When I took over the last kitchen I worked in with a good friend of mine, we noticed the previous chef used pre-bought sausages and burgers. A little shocked, we promptly evicted these from the kitchen and made our own. This was an establishment renowned for its excellent vegetarian and vegan food and it wasn’t handmade?! That’s not the worst of it though sadly. There is a vegan cafe, (which shall remain nameless), which I visited last year and the menu was filled almost entirely with pre-bought meat substitute products; it seemed that nothing was made on the premises except for the bland, under-seasoned tofu scramble and under-cooked tomato I endured for my breakfast. When I go out for a meal, I expect the thought, care, attention and skill of the person preparing my food is included in the price of the dish and not something that some microwave jockey has ripped out of a packet and zapped for two minutes that was made on a factory production line. Hell, even the fast-food burger place I go to make their own veggie burgers and you wouldn’t expect that from looking at it!
I realise I might be coming across as somewhat of a ranting hypocrite here but I’m not, really. You see, in amongst the many, many, many different sides to my personality, there are two here worth mentioning, (the rest I’ll save for Rikki Lake). On one side you have Chef Danny who will make you a delicious, well balanced dish using fresh ingredients and great flavoured sauces and on the other side, you have Dan who will come home, chuck on his pyjamas and scoff a plate of spaghetti with frozen peas and veggie sausages cut up in it. Dan never cooks for anyone but himself and that’s the way it shall always stay. I wouldn’t expect to go out to a restaurant and be served that spaghetti-sausage thing just as you wouldn’t expect to be served a tin of cold baked beans with a spoon in it so why is it OK for some vegetarian and vegan establishments to serve exactly the same thing you can buy off the shelf and cook at home? Well, I don’t think it is.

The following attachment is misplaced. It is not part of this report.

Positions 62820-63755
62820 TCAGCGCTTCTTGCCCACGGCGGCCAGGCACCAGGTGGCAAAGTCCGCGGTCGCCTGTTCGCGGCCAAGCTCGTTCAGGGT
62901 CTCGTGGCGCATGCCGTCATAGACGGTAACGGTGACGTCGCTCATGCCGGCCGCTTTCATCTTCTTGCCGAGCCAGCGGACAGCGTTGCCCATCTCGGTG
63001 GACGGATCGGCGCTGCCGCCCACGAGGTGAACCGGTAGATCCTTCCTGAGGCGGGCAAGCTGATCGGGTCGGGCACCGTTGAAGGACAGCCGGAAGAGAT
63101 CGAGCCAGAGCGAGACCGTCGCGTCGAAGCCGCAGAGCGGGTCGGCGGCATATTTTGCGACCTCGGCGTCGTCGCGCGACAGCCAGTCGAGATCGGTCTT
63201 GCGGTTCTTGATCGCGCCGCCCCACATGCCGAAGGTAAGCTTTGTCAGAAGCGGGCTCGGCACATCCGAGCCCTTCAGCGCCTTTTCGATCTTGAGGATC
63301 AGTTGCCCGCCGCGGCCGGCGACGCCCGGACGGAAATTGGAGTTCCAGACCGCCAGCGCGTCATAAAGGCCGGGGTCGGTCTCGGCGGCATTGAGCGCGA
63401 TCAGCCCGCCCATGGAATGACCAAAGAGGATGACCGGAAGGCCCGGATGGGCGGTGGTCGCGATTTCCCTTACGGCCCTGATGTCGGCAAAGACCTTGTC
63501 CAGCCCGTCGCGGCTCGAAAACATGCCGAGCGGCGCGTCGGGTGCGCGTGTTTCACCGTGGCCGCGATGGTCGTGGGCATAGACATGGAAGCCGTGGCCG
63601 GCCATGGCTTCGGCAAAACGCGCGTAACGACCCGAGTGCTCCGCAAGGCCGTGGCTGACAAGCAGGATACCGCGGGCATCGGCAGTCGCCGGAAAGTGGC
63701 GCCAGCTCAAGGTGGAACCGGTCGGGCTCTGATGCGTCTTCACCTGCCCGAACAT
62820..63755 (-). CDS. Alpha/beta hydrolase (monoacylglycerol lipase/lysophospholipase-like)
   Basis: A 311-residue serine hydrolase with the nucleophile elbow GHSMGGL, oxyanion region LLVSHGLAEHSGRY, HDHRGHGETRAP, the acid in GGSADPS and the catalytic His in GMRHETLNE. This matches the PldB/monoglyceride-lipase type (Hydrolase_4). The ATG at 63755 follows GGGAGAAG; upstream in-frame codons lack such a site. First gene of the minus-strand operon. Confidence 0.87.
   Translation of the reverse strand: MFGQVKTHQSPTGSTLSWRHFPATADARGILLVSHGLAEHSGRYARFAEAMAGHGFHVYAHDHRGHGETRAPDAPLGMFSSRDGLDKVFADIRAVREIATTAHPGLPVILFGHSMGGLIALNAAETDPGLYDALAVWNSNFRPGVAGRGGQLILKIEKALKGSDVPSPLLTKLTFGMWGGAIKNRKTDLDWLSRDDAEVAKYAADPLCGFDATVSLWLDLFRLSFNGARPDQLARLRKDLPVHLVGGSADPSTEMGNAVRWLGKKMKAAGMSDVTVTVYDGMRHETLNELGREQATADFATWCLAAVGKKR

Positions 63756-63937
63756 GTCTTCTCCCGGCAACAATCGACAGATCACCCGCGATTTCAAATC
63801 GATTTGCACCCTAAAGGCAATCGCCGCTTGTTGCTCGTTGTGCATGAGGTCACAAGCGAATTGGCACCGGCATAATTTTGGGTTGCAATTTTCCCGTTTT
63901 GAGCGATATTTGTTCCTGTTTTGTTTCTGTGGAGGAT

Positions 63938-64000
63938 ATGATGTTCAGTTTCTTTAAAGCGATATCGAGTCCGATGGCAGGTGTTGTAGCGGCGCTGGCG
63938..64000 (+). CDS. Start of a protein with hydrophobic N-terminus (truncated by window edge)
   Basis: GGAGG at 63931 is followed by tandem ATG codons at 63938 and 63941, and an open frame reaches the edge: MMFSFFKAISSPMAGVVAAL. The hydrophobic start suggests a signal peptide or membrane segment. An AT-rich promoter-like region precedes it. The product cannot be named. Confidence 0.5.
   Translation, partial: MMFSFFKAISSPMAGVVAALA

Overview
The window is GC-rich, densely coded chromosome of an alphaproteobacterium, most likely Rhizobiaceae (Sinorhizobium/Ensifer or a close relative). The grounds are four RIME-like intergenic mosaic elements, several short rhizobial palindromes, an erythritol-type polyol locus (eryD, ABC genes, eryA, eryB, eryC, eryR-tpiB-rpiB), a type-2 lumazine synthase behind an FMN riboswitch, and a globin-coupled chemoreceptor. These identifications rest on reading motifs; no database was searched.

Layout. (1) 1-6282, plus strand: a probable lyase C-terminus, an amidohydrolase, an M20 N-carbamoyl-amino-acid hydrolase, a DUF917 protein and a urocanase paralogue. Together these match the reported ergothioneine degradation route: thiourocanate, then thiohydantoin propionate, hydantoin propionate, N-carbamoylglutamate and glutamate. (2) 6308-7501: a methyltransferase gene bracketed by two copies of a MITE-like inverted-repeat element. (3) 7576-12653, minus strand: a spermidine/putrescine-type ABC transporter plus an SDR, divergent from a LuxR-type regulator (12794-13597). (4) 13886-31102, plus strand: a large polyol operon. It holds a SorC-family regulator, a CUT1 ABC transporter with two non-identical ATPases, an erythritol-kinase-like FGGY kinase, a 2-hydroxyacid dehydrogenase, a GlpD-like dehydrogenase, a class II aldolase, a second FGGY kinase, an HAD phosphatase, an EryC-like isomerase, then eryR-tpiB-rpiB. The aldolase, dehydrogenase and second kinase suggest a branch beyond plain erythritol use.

“Don’t Be Scared, It’s just Food!”
Love Danny x
(Figures listed are taken from this article: http://www.foodnavigator.com/Product-Categories/Meat-fish-and-savoury-ingredients/Have-meat-substitutes-missed-the-boat
OK, so here it is – Part two of my Valentine three course menu. This is my modern take on the great 1970’s Scandinavian export, the cheese and meat fondue by throwing Japan right there into the mix. It consists of a dish of raw vegetables & tofu, some brilliant dipping sauces and tempura batter. The idea is that like a fondue, you place the hot oil in a fondue bowl in the middle of the dining table and cook your food right there. You skewer your vegetable with your fondue fork, coat it in the batter and put it straight into the hot oil. After 30-45 seconds, it’s cooked and you remove it, placing it on a piece of absorbent cloth to remove any excess oil and then dip it in a sauce of your choice. BE WARNED, IT’S GOING TO BE HOT so you may want to put it on your plate and eat it with a knife & fork once it’s cooled.
I recommend you make the dips the day before and you can even prepare the vegetables & tofu at the same time. However, make the batter just before you are going to use it – the fresher the better.
There’s nothing like sharing and participating in a meal together and this is absolutely ideal for getting the two of you nice and cosy so enjoy!
Champagne Tempura Fondue (wf, gf)